Growing up in the 1980s, we didn’t really ‘do’ Halloween. My parents would have discouraged it anyway, but we didn’t have trick or treaters round, we didn’t carve pumpkins and we certainly wouldn’t have dressed up as witches, ghosts or vampires. We didn’t go to any Halloween parties, and it wasn’t celebrated at school. It was, it seemed, just the Americans who had Halloween.
Now, it’s a very different story. Halloween costumes are available in the shops from early September. We’re encouraged to carve pumpkins, decorate our houses in shades of orange, green and purple, and children do Halloween crafts most of October. British culture – and certainly British supermarkets – has embraced Halloween with gusto.
But should we be concerned about Halloween?
This year, I’ve noticed something that’s a bit more concerning. It was on my Facebook feed at first, but I’ve since noticed the trend in shops as well. The costumes are gorier. Not friendly, funny witches or comedy vampires, but scarily realistic injuries and wounds. Costumes dripping with blood. Face painting which appears to unzip the skin.
Halloween, which is marketed towards children, is becoming frighteningly adult.
Here’s the thing. As a Christian parent, I worry about the effect of exposing our children to evil. I don’t want to celebrate death and evil at any time of the year. I know that God is bigger than the devil, but I don’t want to give the devil any ground in my home. I don’t want my children to be thinking about evil things.
The Bible certainly tells us that the evil things exist, and it’s not all make-believe. The Bible mentions witches, zombies and demons. Yes, the Bible is clear that God is stronger than all of these things, but they are still there.
I also actively avoid things that might frighten my children. Not because I’m over-protective, but because they are children. Small, seemingly inconsequential things give them nightmares, so I don’t want to encourage that. Rather, I want to shield them from it.
But then, I see that it is an opportunity to have some fun in our community. We get to knock on people’s doors that we might only have said hello to before, if that. We live in a very safe neighbourhood, and I’m happy for Ben to dress up in fancy dress and visit some of our neighbours. Where’s the harm in that?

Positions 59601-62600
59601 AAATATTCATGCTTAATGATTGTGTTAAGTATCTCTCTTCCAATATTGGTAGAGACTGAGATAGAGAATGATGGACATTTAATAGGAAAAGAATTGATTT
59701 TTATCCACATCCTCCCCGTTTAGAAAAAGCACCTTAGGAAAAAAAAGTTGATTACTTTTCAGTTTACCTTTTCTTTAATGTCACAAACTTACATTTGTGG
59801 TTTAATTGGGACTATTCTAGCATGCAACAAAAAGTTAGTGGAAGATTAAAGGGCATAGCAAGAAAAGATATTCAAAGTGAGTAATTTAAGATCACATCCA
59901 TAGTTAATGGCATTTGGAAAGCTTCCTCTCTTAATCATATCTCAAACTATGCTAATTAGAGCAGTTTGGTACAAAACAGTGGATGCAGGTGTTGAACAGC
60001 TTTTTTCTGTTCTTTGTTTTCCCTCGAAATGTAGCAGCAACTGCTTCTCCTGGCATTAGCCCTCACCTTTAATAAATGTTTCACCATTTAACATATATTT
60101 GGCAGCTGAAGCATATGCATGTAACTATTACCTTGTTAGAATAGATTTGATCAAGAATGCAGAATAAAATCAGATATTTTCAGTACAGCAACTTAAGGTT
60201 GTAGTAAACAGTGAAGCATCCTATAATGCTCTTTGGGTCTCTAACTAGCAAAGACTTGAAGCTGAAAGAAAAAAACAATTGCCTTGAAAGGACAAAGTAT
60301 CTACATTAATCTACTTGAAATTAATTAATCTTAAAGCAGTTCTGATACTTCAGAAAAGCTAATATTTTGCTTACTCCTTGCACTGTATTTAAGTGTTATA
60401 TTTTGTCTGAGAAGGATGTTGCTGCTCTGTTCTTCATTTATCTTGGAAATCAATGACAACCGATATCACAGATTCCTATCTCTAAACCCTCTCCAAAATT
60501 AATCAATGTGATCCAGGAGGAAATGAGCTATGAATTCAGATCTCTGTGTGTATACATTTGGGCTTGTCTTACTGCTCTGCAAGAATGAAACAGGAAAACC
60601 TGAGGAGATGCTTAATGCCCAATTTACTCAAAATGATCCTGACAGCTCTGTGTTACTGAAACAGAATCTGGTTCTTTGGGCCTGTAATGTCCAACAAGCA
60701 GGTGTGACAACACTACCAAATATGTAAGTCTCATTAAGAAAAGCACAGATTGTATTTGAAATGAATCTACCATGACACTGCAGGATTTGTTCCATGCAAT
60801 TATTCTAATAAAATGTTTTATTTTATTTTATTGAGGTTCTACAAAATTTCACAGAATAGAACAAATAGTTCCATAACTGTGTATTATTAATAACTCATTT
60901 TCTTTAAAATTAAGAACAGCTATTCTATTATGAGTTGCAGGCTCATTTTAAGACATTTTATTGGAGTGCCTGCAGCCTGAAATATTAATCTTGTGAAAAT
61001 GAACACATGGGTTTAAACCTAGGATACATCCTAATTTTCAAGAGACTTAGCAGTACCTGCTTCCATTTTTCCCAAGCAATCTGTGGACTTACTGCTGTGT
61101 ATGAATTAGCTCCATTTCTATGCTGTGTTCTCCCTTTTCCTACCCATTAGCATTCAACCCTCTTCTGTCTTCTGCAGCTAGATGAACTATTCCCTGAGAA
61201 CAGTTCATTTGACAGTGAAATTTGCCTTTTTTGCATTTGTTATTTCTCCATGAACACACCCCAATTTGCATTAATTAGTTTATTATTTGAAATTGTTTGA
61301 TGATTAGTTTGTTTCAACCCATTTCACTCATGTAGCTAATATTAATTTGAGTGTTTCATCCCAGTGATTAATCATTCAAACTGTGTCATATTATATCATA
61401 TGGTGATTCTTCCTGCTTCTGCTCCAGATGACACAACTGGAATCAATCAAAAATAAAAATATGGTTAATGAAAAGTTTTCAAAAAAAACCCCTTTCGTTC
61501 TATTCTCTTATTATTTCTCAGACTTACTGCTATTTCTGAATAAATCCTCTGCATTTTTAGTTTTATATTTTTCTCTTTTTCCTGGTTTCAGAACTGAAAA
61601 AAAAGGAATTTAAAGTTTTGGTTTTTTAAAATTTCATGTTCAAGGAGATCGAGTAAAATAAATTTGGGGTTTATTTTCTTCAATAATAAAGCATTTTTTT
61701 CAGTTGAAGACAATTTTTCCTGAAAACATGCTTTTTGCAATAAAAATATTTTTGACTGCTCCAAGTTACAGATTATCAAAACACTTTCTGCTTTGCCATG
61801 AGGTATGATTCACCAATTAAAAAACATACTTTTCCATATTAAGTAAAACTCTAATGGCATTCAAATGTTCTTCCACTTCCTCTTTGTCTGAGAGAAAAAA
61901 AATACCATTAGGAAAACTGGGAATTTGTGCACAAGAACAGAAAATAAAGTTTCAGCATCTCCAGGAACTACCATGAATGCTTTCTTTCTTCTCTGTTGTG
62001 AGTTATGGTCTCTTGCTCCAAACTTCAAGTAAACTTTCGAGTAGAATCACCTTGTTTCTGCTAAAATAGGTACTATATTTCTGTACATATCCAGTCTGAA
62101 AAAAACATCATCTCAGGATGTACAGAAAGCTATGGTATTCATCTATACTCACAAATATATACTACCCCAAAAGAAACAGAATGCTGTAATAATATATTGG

In many ways, it also provides opportunities for us to talk with friends about what we do believe. This year, lots of Christians will carve hearts into their pumpkins to show that they don’t celebrate Halloween but they still are open to trick or treating.
This year, much more so than last year, Ben is aware of Halloween. His friends have been talking about it at school. We went pumpkin picking, and he’s looking forward to carving a face in his pumpkin. He wants to dress up. He wants to go trick or treating.
What should we approve?
But where do we draw the line? How do we sit our children down and say, ‘Actually, you can’t do the fun thing that you want to do because we believe in God?’ How do we stop the ‘dressing up as a cute ghost’ becoming ‘celebrating violence and destruction?’ How can we say that a, b and c are of but x, y and z are not, when they are all part of Halloween?
Last year, we carved a pumpkin. It was a cute owl pumpkin, and Ben really enjoyed that. I like it too, as it wasn’t a scary face. I’d like to do something similar, and I like the idea of carving hearts as well.
We’ll have some treats in, and of course, we’ll give out treats to trick or treaters.
We’ll go to our church’s light party, which is a great alternative to Halloween. At our church, the children are encouraged to dress up, but not in Halloween costumes. So Ben can be a superhero and run around to his heart’s content.
But that’s it. We’ll not be decorating our house. We won’t be dressing up as extras from a horror film. We’ll be trying to remember that we are in the world, not of the world. For me, the devil is real, and Halloween gives prominence to the things that are of the devil. I don’t want a part of that, not for me, and not for my children.
I’m sure it will get harder. I’m sure there will be Halloween party invitations that we’ll feel we should turn down. The light party at church will only be open to them for so many years. There will be a point where we have to get our children to make their own minds up about what they do at Halloween. But until then, it’s our responsibility to protect them and to educate them as best as we see fit.